Houseplants forum: Leggy Jade

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Name: Grace
Louisville, Colorado
RueOshaRose
Feb 16, 2016 5:05 PM CST
Hello!

I have had a jade plant that I think needs some help, but I'm not quite sure what to do. As you can see, it's "leggy," and I don't think it's supposed to grow like that. I've had it for years and it hasn't grown much at all. Is it true that if the pot is too large, it won't grow? I'm wondering if I should find a new container. How should I approach this?

Also- how often do you water jades and succulents in the winter?

Thanks for the help.
Thumb of 2016-02-16/RueOshaRose/c5e3d6

[Last edited by RueOshaRose - Feb 16, 2016 5:41 PM (+)]
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Name: Ken Ramsey
Starkville, MS (Zone 8a)
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drdawg
Feb 16, 2016 5:29 PM CST
There may be two things causing the very slow growth and legginess, lack of moisture and lack of light. I have mine planted in cactus-mix style media and they are in lightly filtered sunlight during the fall and winter months. I do let the soil dry out completely but then water profusely. Even during the fall/winter months, I still will water these jade pretty much every week. I also fertilize my jade throughout the year but use 1/4 the standard dilution rate.

I will go out tomorrow and take some pictures of what I consider very healthy, one year old plants, grown from cuttings and leaves.
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Name: tarev
San Joaquin County, CA (Zone 9b)
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tarev
Feb 16, 2016 5:43 PM CST
Hello RueOshaRose, I would consider moving your plant to more light, the leaves of your plants shows deep green color which tells me it wants more light, and the leggy growth also is due to its search for more light.

You can still water it, but make sure water drains and media goes really dry. Once a month is more than enough during winter for indoor grown jades.

Name: Tiffany
Opp, AL (Zone 8b)
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purpleinopp
Feb 17, 2016 9:02 AM CST
Hi & welcome!

How often to water is dependent on so many factors that contribute to how fast the soil dries and how fast the plant uses moisture in those conditions, vetted against the size of plant and root system in relation to volume and type of soil. Like Ken's plants, I don't have any that go a month without a drink.

Is it true that if the pot is too big it won't grow? I don't think so at all. A huge volume of soil that takes a long time to dry out can cause roots to rot, but that has nothing to do with the size of the pot. For the fastest foliage growth, roots must be growing also, with space to do so. Jade is known as a slow growing plant, so fast growth would be relative to other Jade plants but not to something like a sunflower that can get 10+ feet tall in a single summer. Yours does seem especially slow. I would say it would prefer more light too, gradually. Suddenly sticking it right next to a window where the sun shines right on it for hours right away could cause sunburn (dead brown spots on leaves that don't heal like a human with sunburn.) I would move it closer to the window over the course of a few weeks, or even months.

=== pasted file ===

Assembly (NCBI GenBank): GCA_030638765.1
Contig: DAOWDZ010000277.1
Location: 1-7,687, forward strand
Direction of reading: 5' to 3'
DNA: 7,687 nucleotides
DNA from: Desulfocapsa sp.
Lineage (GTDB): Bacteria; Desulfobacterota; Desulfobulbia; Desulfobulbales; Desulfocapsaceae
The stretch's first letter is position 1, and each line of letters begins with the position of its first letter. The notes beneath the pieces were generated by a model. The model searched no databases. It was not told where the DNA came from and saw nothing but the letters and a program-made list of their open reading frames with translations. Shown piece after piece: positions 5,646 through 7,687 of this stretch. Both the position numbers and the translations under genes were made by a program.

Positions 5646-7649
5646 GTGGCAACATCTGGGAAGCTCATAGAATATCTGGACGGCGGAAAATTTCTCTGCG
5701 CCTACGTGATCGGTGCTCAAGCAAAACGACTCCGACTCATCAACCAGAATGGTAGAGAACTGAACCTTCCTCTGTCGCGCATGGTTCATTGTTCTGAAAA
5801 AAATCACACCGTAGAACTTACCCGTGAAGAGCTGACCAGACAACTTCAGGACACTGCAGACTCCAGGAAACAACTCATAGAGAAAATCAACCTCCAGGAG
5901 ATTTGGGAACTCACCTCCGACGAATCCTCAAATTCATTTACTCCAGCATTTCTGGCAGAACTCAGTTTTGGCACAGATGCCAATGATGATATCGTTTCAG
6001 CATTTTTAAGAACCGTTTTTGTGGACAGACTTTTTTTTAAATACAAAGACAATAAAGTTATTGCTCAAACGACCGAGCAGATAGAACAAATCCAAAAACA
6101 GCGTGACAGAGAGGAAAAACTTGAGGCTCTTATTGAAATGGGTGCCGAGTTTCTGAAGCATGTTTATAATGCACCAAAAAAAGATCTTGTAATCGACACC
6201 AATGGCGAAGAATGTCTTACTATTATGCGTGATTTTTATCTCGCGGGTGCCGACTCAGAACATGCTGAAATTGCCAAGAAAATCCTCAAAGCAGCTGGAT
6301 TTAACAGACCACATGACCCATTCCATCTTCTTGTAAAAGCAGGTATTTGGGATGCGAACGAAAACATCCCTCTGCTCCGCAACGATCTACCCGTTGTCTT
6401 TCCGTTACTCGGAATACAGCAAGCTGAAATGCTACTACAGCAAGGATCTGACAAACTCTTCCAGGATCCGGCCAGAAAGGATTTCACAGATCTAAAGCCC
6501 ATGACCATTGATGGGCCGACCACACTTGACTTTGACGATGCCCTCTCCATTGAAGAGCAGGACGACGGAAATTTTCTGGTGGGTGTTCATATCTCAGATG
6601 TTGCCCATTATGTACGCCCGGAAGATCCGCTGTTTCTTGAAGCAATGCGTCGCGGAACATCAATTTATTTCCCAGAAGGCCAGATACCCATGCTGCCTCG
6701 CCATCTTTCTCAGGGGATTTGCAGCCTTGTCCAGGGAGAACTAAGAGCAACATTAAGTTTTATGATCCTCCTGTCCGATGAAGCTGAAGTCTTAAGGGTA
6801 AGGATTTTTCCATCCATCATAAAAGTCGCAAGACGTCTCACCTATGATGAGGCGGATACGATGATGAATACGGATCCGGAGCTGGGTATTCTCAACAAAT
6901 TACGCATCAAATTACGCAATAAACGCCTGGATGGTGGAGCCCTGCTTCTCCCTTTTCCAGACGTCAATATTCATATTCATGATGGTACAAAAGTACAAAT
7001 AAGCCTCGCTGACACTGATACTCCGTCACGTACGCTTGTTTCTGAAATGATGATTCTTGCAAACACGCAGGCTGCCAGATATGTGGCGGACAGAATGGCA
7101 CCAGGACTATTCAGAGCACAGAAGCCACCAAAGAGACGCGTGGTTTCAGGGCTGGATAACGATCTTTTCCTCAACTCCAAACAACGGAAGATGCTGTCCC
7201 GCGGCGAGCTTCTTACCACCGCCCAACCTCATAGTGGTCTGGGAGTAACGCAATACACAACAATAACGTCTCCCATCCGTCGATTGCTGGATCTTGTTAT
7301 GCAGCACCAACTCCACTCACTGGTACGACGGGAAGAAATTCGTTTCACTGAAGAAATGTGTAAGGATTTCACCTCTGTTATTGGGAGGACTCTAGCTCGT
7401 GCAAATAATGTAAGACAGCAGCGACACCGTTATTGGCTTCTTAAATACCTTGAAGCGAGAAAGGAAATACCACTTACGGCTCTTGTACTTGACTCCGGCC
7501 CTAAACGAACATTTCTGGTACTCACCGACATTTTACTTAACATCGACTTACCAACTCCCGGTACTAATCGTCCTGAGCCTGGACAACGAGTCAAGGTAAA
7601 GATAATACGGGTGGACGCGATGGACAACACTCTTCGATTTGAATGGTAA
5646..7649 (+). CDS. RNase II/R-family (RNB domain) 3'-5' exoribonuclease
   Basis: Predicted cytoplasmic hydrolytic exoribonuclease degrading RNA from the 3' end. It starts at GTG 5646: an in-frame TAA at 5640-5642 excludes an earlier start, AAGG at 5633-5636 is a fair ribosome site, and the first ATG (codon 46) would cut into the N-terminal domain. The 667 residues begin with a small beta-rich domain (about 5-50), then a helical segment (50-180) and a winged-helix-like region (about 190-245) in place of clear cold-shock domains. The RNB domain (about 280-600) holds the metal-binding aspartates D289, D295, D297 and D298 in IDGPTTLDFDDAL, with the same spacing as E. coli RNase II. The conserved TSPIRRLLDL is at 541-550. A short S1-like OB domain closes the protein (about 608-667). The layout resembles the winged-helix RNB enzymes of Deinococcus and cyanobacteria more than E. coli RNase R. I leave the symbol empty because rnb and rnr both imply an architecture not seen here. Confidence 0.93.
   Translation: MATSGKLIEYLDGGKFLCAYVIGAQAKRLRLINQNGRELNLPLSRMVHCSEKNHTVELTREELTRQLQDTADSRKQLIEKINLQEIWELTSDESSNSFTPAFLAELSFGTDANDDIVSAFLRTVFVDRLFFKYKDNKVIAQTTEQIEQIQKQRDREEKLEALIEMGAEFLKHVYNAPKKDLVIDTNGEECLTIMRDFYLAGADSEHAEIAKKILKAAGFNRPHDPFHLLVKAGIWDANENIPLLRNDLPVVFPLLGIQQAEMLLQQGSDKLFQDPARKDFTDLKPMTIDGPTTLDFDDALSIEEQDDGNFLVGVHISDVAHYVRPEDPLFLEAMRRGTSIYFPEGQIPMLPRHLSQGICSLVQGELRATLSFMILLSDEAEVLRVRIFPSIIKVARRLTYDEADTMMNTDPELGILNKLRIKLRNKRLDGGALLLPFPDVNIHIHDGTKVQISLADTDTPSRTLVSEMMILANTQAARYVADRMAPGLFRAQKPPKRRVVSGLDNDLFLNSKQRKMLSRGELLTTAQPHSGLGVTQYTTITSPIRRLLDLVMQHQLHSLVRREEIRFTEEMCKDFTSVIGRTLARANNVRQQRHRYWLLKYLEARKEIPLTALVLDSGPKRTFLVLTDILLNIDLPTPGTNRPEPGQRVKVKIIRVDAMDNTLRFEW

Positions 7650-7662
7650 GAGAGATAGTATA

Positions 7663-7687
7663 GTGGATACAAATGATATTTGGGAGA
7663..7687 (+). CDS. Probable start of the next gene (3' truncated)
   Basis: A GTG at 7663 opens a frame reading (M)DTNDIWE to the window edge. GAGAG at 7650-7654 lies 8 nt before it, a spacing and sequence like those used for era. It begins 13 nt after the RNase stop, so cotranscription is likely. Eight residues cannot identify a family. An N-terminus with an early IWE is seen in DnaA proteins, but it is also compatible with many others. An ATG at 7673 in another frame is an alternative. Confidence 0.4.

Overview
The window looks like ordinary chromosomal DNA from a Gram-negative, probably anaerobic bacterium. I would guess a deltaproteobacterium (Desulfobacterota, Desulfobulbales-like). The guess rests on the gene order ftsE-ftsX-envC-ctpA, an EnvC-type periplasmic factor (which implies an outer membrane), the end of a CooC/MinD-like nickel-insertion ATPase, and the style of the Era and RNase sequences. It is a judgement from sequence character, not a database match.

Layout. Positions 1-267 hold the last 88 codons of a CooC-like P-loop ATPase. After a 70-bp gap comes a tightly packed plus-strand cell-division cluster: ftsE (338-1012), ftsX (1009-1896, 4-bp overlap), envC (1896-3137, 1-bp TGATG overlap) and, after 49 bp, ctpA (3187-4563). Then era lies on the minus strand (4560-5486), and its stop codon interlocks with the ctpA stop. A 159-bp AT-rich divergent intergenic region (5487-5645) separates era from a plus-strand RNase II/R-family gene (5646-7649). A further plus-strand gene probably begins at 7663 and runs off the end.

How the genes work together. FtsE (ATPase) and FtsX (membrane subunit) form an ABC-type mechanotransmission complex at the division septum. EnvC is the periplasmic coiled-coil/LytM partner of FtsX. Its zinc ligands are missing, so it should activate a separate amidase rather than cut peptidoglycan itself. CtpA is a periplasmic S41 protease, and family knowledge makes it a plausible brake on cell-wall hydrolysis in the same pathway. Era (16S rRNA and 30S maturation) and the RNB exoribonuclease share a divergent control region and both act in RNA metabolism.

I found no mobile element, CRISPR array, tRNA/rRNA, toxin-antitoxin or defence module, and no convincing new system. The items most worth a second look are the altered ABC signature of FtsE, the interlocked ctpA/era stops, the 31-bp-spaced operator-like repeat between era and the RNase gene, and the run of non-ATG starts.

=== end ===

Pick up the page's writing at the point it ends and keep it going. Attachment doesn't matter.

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Name: Ken Ramsey
Starkville, MS (Zone 8a)
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drdawg
Feb 17, 2016 9:12 AM CST
@RueOshaRose, it would be helpful to know your growing conditions. Simply knowing what the jade looks like doesn't really help when determining what the problem(s) is. Also, please take a moment to update your "Profile", showing your location.
drdawg (Ken Ramsey) - Tropical Plants & More
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If God wanted me to touch my toes, he would have put them on my knees.
Name: Ken Ramsey
Starkville, MS (Zone 8a)
[url=www.tropicalplantsandmore.com]
Orchids Greenhouse Vegetable Grower Ferns Region: United States of America Hummingbirder
Composter Bromeliad Master Gardener: Mississippi Cat Lover Tropicals Plumerias
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drdawg
Feb 17, 2016 10:07 AM CST
Here are a few pictures of my jade started in late summer from cuttings and one (tiny plant) started from a leaf. Notice the red-borders of some of the leaves. That's always an indication of good light, at least that's my opinion. What looks like white flies are actually mineral deposits in the pores of the leaves. I think that is what they are. My jade get watered at least weekly since they are adjacent to some orchids and the orchids need the water that frequently. I use tap water.

Thumb of 2016-02-17/drdawg/232fdf Thumb of 2016-02-17/drdawg/40cf5f Thumb of 2016-02-17/drdawg/5feda0 Thumb of 2016-02-17/drdawg/03c8e7

drdawg (Ken Ramsey) - Tropical Plants & More